“President Buhari wants to continue the current approach to creating jobs using government subventions and direct employment, a position at odds with increasing revenue pressures, already-high recurrent spending and a bloated CBN balance sheet. Candidate Atiku promised to create three million jobs a year and double Nigeria’s GDP to USD900 billion in four years, which is tall order with little consideration for age-long structural challenges limiting short term growth potential.”

“On the ERGP, we think the implementation is still standing on its first pillar of reforms (restoring macroeconomic stability), and implementation of the other four strategic areas (Economic Diversification and Growth Drivers, Competitiveness, Social Inclusion and Jobs, Governance and Other Enablers) will be further out due to administrative inertia in pushing through important structural reforms.”

Malte Liewerscheidt, vice president, Teneo

“Atiku’s stated aim to double the size of the economy by 2025 would require annual GDP growth rates to jump to 12 per cent. This is highly unrealistic as double-digit growth rates over longer periods are historically unprecedented. While the plan is almost guaranteed to fall short of target, the liberal reform measures suggested are still likely to inject desperately needed new momentum into the economy.”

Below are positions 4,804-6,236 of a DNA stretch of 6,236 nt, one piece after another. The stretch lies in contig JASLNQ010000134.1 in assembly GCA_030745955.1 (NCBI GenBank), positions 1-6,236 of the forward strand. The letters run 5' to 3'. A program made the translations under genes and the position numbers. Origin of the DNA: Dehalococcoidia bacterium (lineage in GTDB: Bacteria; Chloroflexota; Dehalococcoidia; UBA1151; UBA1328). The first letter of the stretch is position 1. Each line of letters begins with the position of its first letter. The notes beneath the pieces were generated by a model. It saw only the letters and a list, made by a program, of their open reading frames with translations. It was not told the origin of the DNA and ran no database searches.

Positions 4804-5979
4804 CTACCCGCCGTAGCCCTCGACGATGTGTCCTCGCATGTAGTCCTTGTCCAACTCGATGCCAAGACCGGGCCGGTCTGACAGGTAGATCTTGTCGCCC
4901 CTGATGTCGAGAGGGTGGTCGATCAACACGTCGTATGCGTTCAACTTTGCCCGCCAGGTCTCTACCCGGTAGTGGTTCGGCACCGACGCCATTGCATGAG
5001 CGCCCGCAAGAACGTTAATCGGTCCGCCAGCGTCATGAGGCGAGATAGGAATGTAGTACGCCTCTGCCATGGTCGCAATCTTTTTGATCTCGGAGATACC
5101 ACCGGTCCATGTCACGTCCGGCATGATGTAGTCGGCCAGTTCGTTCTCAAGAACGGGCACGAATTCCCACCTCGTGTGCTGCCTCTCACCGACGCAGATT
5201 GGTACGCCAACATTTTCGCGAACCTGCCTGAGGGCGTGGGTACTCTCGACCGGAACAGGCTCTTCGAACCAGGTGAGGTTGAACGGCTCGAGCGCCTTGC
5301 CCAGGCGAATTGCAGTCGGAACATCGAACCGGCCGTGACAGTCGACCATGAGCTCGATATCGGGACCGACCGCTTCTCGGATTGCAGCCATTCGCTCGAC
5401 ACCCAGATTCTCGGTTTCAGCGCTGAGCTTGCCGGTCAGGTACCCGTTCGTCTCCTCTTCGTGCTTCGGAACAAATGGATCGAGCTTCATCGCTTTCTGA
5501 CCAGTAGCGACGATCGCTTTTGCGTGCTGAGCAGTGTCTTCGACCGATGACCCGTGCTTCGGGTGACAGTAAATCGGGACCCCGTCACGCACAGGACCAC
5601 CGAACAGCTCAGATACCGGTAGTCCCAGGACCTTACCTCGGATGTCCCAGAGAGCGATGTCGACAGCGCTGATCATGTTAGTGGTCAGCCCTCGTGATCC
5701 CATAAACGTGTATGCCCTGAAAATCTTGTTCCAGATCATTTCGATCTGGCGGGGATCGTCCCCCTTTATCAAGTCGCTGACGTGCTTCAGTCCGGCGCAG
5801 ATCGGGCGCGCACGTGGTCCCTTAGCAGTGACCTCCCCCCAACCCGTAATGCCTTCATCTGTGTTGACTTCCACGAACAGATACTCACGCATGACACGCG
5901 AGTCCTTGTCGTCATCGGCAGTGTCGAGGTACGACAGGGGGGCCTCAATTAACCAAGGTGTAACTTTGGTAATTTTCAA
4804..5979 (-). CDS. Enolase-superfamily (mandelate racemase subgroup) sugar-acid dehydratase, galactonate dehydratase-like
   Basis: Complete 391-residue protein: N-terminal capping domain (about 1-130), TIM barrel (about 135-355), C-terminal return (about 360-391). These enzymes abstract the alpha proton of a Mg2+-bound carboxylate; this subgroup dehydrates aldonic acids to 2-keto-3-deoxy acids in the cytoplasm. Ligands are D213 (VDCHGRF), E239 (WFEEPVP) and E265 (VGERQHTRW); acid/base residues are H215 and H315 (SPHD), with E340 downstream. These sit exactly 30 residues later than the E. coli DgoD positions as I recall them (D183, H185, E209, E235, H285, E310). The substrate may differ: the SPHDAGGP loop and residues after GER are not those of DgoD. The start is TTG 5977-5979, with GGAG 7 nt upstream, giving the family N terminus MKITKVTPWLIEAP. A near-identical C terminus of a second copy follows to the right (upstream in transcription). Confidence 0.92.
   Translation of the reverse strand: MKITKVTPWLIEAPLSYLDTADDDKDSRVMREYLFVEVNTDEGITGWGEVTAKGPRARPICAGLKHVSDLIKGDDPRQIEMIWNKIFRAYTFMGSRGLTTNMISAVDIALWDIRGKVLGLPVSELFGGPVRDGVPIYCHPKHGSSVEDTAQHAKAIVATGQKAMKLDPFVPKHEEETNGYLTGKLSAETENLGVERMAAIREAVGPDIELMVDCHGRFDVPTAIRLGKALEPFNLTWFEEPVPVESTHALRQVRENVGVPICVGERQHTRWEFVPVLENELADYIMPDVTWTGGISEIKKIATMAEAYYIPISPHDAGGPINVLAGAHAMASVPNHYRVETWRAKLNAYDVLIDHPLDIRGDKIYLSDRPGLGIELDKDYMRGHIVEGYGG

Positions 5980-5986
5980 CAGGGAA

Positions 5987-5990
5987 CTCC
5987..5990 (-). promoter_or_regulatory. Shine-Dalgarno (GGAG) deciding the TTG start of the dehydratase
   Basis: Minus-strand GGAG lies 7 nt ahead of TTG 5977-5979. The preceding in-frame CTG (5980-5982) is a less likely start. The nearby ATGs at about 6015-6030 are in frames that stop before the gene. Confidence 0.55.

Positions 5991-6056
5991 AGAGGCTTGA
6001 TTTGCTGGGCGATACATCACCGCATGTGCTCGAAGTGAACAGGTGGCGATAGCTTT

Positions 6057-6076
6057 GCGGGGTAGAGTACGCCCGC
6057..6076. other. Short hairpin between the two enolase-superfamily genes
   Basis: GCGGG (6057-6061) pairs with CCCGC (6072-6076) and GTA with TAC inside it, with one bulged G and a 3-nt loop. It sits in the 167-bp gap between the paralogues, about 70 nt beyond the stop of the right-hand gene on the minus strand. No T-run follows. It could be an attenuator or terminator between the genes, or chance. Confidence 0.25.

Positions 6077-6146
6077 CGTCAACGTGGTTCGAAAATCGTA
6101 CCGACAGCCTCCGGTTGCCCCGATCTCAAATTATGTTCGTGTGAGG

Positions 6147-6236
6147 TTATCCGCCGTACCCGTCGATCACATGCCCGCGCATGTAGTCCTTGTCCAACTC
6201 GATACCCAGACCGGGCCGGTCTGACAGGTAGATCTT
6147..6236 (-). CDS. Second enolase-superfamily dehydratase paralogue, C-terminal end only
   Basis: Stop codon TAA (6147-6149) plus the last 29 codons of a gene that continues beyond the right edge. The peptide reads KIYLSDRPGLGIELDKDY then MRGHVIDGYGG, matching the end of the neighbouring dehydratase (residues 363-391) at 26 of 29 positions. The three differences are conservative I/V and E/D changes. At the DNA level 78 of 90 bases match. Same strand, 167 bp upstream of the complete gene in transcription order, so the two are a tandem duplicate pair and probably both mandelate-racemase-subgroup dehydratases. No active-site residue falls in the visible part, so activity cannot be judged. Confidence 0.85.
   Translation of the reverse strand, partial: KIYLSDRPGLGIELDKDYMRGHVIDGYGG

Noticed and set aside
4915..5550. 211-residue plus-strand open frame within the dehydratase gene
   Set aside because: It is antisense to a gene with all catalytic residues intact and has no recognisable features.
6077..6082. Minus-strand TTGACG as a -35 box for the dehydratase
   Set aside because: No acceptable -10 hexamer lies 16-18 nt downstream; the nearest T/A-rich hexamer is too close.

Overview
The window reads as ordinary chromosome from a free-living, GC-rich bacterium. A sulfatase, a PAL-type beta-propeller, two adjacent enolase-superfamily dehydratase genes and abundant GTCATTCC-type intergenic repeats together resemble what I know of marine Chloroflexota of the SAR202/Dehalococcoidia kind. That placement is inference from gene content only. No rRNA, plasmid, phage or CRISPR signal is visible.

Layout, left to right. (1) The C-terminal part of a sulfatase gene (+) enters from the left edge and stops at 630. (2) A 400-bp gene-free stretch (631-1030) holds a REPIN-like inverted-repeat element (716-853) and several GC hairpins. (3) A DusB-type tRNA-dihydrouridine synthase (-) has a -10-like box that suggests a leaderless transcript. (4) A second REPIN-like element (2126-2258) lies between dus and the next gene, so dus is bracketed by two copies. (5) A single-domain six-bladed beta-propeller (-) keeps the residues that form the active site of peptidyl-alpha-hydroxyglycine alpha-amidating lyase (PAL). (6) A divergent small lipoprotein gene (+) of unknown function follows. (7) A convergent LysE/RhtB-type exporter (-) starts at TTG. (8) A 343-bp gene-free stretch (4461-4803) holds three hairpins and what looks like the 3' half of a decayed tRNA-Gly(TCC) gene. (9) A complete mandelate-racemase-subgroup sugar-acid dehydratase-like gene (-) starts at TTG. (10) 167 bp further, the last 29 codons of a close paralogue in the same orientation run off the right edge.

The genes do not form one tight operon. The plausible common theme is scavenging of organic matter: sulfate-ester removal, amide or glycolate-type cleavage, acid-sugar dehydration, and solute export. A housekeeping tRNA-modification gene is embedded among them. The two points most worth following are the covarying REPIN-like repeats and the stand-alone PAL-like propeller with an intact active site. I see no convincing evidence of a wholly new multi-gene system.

“Buhari’s re-election manifesto, on the other hand, essentially features more of the same. The state-centric approach to economic development has been preserved, while higher targets have been set. Yet given the weak economic performance, rising unemployment and a mounting debt pile over the past four years, there is nothing to suggest the old recipes would produce different results in a potential second Buhari term.”

Rafiq Raji, a writer and researcher, is based in Lagos, Nigeria. Twitter: @DrRafiqRaji

An edited version was published by New African magazine in January 2019.